Learning to Love Ourselves – Part Two

Ox-eye daisies

Does anyone else remember playing, “He loves me, he loves me not”? For those unfamiliar with this little game, here is a quick summary. You see, it is generally done by picking petals, one by one, off a flower while saying, “He loves me, he loves me not.” My girlfriends (in seventh grade, I think) and I used to do this to determine if the guy we liked felt the same about us. This was exciting because one just never knew if the petals were going to run out on the dreaded negative note. For that same reason, there was unimaginable anxiety associated with the fate rendered by the flower-based love predictor.

In the arena of human relationships, I have sometimes wondered about my worth based on things as random as pulling petals off a daisy. “I am good enough, I am not good enough. I am smart enough, I am not smart enough. I am pretty enough, I am not pretty enough. I am thin enough, I am not thin enough. I am cool enough, I am not cool enough. I am tall enough –. “ Let’s just pass the height thing by, okay? The underlying choice is this: I am worthy of love, or I am not worthy of love. I admit that in many areas of my life, I have made some choices in an effort to avoid proving to someone that I am, in fact, not worthy.

Does it not then logically follow that if I based my lovable status on random, external and unstable factors, I would never learn to love myself or accept God’s love without conditions of proving my worthiness?

As I get older, I am becoming more aware that all the above “nots” are lies. And here is the truth I want to live under now. I am enough and God says so. So are you dear ones. The world makes a living (a killing really) on selling us images that land us on the “I am not enough,” petal. One of the biggest problems with this is that the criteria frequently change and for the most part, can be based on unrealistic, unhealthy and superficial standards.

But all this worldly criteria does not, for a moment, cloud God’s lens. He always sees us as more than enough because He created us. We are His beloved children. His word constantly confirms this, and He never makes a guessing game out of finding assurances of His love and approval. Even though I am moving away from the conflicting messages of the world view, there are still times I find myself wondering about my worth and asking for validation from the wrong sources and/or people.

So here’s what I have learned to do. When the peripheral world voices encourage me to play that old song titled, “I am not,” I pick up my Bible and start reading with God’s truth in my line of vision. I trust in His faithfulness and plans for me because here is what He has faithfully demonstrated over the years.

He loves me – “For I know the plans I have for you,” declares the LORD, “plans to prosper you and not to harm you, plans to give you hope and a future” (Jeremiah 29:11).

He loves me – “Give thanks to the God of gods. His love endures forever” (Ps. 136:2).

He loves me – “For God so loved the world that he gave his one and only Son, that whoever believes in him shall not perish but have eternal life” (John 3:16).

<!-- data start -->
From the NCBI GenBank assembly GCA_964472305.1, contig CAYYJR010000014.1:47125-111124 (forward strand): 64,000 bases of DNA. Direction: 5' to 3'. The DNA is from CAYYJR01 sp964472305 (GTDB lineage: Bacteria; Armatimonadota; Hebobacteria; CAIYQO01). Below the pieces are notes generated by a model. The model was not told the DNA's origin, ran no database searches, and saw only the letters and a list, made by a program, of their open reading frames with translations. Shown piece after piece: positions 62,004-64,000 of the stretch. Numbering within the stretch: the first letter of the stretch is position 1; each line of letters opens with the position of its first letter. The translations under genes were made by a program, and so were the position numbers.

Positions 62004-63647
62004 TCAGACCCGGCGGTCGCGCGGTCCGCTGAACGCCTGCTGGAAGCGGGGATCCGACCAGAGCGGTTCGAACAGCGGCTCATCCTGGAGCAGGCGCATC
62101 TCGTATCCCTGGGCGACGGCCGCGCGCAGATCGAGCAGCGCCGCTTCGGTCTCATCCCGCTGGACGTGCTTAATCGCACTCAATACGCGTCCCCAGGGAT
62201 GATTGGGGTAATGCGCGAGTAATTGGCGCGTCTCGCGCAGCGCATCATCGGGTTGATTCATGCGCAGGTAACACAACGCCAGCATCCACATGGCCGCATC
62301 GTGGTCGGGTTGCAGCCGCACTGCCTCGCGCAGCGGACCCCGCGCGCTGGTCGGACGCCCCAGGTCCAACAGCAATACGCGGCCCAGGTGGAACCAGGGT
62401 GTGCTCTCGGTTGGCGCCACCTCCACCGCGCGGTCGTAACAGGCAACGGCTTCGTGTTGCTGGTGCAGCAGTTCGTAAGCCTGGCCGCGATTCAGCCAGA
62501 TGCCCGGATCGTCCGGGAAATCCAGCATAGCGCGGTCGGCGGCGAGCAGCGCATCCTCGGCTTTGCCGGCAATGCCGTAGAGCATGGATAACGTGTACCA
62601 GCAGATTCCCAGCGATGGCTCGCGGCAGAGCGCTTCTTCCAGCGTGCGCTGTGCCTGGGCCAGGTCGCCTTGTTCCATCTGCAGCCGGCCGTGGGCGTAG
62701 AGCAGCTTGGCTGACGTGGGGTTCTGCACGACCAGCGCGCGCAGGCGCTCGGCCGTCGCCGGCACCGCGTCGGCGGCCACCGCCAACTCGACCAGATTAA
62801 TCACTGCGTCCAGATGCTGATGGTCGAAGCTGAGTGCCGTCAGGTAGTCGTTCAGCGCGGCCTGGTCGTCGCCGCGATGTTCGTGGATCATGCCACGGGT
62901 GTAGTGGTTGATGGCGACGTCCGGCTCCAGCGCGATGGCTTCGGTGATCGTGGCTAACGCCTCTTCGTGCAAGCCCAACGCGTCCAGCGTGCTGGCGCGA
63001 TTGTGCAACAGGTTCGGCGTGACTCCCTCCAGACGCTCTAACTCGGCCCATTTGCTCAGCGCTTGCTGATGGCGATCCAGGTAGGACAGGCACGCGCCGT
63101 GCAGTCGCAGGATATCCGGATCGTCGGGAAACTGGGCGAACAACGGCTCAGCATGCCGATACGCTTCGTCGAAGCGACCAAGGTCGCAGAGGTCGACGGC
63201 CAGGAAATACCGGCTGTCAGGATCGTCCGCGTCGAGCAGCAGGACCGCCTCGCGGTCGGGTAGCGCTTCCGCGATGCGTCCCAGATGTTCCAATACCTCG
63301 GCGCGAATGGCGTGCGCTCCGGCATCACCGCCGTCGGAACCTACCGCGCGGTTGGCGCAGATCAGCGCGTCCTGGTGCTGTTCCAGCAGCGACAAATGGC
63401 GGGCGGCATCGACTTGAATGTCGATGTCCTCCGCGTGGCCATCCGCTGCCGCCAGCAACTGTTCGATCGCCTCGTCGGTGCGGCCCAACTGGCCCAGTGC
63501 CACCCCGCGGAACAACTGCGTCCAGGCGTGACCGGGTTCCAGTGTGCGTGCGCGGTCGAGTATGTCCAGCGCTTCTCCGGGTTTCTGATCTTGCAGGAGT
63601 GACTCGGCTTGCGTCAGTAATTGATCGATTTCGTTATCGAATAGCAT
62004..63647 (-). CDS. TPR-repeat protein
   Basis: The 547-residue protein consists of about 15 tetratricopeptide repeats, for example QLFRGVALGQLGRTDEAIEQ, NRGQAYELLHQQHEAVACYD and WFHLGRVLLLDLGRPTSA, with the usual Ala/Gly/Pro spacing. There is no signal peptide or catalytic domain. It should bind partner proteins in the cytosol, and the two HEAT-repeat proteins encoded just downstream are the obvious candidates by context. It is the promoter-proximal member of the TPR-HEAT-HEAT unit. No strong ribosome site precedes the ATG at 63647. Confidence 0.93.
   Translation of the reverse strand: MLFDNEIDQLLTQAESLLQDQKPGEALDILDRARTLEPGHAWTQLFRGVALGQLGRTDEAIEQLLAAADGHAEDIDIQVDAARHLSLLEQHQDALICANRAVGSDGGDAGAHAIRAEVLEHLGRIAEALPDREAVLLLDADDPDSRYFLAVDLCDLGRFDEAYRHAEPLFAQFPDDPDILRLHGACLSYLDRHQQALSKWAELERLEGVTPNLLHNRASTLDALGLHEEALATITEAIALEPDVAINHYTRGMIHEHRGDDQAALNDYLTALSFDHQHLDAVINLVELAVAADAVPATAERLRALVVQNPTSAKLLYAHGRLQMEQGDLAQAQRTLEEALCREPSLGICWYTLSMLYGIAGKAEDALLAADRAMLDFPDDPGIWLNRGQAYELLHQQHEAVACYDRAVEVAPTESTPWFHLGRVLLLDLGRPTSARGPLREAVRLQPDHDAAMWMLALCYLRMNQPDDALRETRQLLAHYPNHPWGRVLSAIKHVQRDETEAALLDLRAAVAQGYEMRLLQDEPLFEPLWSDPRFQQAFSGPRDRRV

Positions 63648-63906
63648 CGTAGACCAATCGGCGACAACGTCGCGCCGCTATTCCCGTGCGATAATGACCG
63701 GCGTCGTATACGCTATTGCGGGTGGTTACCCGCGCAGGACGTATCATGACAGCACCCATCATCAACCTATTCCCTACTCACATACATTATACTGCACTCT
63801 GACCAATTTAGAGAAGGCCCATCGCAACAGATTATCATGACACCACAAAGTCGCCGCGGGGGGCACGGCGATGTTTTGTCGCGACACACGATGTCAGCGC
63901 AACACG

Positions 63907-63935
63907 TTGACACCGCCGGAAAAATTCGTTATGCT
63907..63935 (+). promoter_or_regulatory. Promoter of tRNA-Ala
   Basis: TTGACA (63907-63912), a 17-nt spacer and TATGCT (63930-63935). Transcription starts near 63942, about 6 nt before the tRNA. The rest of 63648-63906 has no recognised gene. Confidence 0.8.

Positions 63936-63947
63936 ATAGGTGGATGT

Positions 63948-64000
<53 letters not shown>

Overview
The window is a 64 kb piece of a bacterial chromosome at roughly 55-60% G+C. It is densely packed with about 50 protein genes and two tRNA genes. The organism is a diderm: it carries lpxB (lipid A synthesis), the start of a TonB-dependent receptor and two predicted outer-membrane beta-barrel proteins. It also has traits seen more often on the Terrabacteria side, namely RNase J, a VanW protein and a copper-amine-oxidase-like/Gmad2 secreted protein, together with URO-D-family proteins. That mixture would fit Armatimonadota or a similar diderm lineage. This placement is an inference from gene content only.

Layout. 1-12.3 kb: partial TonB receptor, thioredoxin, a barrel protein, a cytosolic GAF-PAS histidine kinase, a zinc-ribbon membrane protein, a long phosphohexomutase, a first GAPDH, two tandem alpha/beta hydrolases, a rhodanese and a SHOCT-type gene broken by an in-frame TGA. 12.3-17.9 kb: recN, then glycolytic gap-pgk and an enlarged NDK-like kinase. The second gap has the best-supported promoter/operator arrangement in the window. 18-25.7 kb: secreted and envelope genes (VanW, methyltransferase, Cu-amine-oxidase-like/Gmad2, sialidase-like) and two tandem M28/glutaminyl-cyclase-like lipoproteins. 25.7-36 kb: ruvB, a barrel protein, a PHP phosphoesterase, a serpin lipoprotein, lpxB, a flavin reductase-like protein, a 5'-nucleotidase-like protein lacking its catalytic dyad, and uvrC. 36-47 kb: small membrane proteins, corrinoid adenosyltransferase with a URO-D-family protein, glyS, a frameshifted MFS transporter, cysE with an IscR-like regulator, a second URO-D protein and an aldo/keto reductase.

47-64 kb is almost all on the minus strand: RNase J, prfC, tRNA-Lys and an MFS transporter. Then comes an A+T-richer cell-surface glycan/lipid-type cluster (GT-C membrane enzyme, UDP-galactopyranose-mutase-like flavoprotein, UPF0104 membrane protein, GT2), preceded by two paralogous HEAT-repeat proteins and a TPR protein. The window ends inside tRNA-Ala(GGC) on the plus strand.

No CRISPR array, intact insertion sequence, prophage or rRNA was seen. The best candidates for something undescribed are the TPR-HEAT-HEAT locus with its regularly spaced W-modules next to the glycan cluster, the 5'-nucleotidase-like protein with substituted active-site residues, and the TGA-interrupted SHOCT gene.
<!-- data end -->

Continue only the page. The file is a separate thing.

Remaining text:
He loves me – “Follow God’s example, therefore, as dearly loved children” (Ephesians 5:1).

With God’s truth before me and in a spirit of obedience to imitate Him, loving myself through His lens becomes easier. Notice I said it becomes easier. I still struggle with this from time to time and return to the flower petal model. It does take work, practice and a conscious effort to reject the messages that tell me what I need to be in order to be loved. But I know loving myself begins and ends with believing God first loves me – with faults and all, through success and failure, when I fall or when I stand. Yes, He loves me. And he expects me to love that which He has created and loves – unconditionally.

Copyright February 2015
llpadgett
Lakewood, CO 80401

All Scripture quotations, unless otherwise indicated,are taken from the Holy Bible, New International Version®. NIV®. Copyright © 1973, 1978, 1984 by International Bible Society. Used by Permission of Zondervan. All rights reserved.

5 comments

    1. You are so welcome. Next I am gonna offer some practical advice for getting rid of the self critical voice, learning to say no and stop reaching for what we think we need or what we once had – like our youth. God has so many more wonderful plans for us than to waste time worrying about anything, especially pleasing others, beating ourselves up lamenting over the lost youth years. Thank you for your comments. Blessings, laura

  1. I’ve often wondered why it is we struggle with “being worthy enough” until we get wise with age or at least realize we nothing left to prove to the world. I’ve struggled with this all my life, but like you, I finally learned to go to Scripture and meditate on what God says about me. That settles it.

Leave a Reply

Fill in your details below or click an icon to log in:

WordPress.com Logo

You are commenting using your WordPress.com account. Log Out / Change )

Twitter picture

You are commenting using your Twitter account. Log Out / Change )

Facebook photo

You are commenting using your Facebook account. Log Out / Change )

Google+ photo

You are commenting using your Google+ account. Log Out / Change )

Connecting to %s